You do not have the required permissions to view the files attached to this post.
Please just let me die.

xhy3
KVRist
58 posts since 19 Jan, 2014

Re: SVF filter saturation in feedback path / diode

Post Sun Jan 19, 2020 12:57 pm

mystran wrote:
Fri Jan 17, 2020 4:19 am
xhy3 wrote:
Fri Jan 17, 2020 1:02 am
After that hard work i noticed that the filter is still not able to self oscillate :o Is this a normal behaviour for a SVF with a diode in the feedback path?
The band-pass feedback results in damping and in theory the filter self-oscillates when the BP feedback gain is zero. However with the diodes always conducting slightly, so the filter will never quite reach true self-oscillation, unless you actually force it with inverted feedback (which is not possible with a SEM-1a style setup with a resonance pot).

In practice, if you build the circuit, you might still see some self-oscillation at very high frequencies, which can probably be explained by non-ideal components (eg. excess phase from the op-amps or something).

As for the damping non-linearity: with the resistors around the diodes, you can't really take sinh() directly since once the diodes start conducting, the resistors will still limit the current. The result is basically linear feedback with the center smoothly squeezed out. Something like this:

Screen Shot 2020-01-17 at 13.58.31.png

Note that I'm ignoring the cap in order to just get a static non-linearity.

In practice, the exact shape of the non-linearity doesn't seem to be that critical, as it mostly just controls the behaviour of the resonance and you can actually vary the exact curve quite a bit without drastically altering the sound of the filter.
Thanks for the answers. Also thanks to urs for taking the time to look at it :)

Too bad that the SEM a1 didn't self oscillate(especially when used in a synth), but if i understand that right they were able to self oscillate and stay stable when forced with a high resonance value(a negative one)?

Good to hear that the shape of the saturation curve does not make a huge difference. Maybe it does in my example because i'm using s1 at the moment for calculating the saturation intensity for the pivot method. It seems that the saturation curve in my example affects the overtones (distortion) while the filter is in self oscillation. Without resonance it maybe does not change the sound at all (just the phase).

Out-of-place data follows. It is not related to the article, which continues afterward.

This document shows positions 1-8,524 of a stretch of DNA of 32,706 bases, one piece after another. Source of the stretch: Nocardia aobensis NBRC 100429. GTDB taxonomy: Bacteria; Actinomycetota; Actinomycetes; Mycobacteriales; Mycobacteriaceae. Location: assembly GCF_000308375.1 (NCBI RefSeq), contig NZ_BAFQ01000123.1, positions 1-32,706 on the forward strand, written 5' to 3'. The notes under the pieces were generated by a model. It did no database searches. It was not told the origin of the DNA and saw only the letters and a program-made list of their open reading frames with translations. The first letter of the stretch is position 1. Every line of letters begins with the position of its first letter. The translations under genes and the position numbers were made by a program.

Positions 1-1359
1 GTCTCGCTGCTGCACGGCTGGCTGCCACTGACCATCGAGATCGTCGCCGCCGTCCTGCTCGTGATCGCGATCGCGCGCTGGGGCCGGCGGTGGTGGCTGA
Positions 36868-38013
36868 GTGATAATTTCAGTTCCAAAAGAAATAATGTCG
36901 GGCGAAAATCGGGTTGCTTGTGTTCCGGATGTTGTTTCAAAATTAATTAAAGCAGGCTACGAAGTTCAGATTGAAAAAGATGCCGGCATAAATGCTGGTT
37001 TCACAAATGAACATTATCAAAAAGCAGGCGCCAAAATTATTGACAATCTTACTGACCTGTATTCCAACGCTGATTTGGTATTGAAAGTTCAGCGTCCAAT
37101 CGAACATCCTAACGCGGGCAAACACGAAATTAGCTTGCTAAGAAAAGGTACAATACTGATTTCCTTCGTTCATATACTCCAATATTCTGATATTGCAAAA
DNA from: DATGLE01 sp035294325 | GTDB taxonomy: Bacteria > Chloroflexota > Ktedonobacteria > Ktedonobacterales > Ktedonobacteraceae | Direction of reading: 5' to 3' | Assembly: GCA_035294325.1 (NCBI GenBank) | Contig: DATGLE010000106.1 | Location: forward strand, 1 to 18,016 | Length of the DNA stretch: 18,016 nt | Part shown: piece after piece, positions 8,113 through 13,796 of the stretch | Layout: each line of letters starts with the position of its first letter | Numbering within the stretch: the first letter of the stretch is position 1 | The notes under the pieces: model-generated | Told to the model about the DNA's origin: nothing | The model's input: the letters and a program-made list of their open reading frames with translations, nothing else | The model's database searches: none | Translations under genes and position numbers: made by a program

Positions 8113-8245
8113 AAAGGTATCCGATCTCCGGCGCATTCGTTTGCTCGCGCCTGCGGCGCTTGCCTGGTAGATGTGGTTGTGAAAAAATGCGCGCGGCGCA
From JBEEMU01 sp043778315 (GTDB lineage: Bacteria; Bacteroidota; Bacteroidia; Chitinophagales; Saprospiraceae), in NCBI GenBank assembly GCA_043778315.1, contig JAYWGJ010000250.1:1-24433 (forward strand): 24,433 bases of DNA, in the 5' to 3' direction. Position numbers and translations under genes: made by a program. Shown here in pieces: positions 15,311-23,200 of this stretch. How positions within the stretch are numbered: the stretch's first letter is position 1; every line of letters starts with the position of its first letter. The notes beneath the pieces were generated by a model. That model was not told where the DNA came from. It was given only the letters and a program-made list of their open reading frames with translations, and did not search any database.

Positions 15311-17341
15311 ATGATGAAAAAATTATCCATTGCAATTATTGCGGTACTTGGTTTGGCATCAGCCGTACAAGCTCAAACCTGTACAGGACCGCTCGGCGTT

Interesting plot with the resisters around the diodes. The squeeze around zero really hurts... is this LTSpice?

mystran
KVRAF
5651 posts since 12 Feb, 2006 from Helsinki, Finland

Re: SVF filter saturation in feedback path / diode

Post Sun Jan 19, 2020 3:45 pm

Yeah, the plot is from LTSpice. The point though is that the diodes act like "smooth switches" and the resistors control the actual damping when the diodes conduct. For small signals the diodes don't conduct and the only damping is through the other path with the resonance pot.
Please just let me die.

xhy3
KVRist
58 posts since 19 Jan, 2014

Re: SVF filter saturation in feedback path / diode

Post Mon Jan 20, 2020 12:53 am

mystran wrote:
Sun Jan 19, 2020 3:45 pm
Yeah, the plot is from LTSpice. The point though is that the diodes act like "smooth switches" and the resistors control the actual damping when the diodes conduct. For small signals the diodes don't conduct and the only damping is through the other path with the resonance pot.
Thanks for getting back. So this is expected. I will try to reproduce this. I wonder how this affects the audio spectrum. I can imagine that it produces some interesting frequencies.

2DaT
KVRist
409 posts since 21 Jun, 2013

Re: SVF filter saturation in feedback path / diode

Post Mon Jan 20, 2020 4:27 pm

Maybe slightly off-topic, but SVF with diodes in feedback can be solved analytically with LambertW and logarithm (assuming only 1 diode conducts at a time, but that's reasonable).

LambertW(e^x) approximation is not too expensive (2-4 e^x), but the funny thing is that it uses Newton method (1 or 2 iterations). You can cut the middle man and use Newton directly, but it's probably easier to guarantee convergence in presence of rounding errors, because LambertW(e^x) can be tested.

The second thing is that analytical solution does have aliasing, and you still need to oversample, which defeats the purpose, because iterative methods converge better when oversampled.

The third thing is that mystran's pivot method sounds the same to me as more complicated methods (Newton, analytic). I only tested SVF with single mild non-linearity, maybe it doesn't work that well in different topologies.

Z1202
KVRian
1147 posts since 12 Apr, 2002

Re: SVF filter saturation in feedback path / diode

Post Tue Jan 21, 2020 1:06 am

2DaT wrote:
Mon Jan 20, 2020 4:27 pm
The third thing is that mystran's pivot method sounds the same to me as more complicated methods (Newton, analytic). I only tested SVF with single mild non-linearity, maybe it doesn't work that well in different topologies.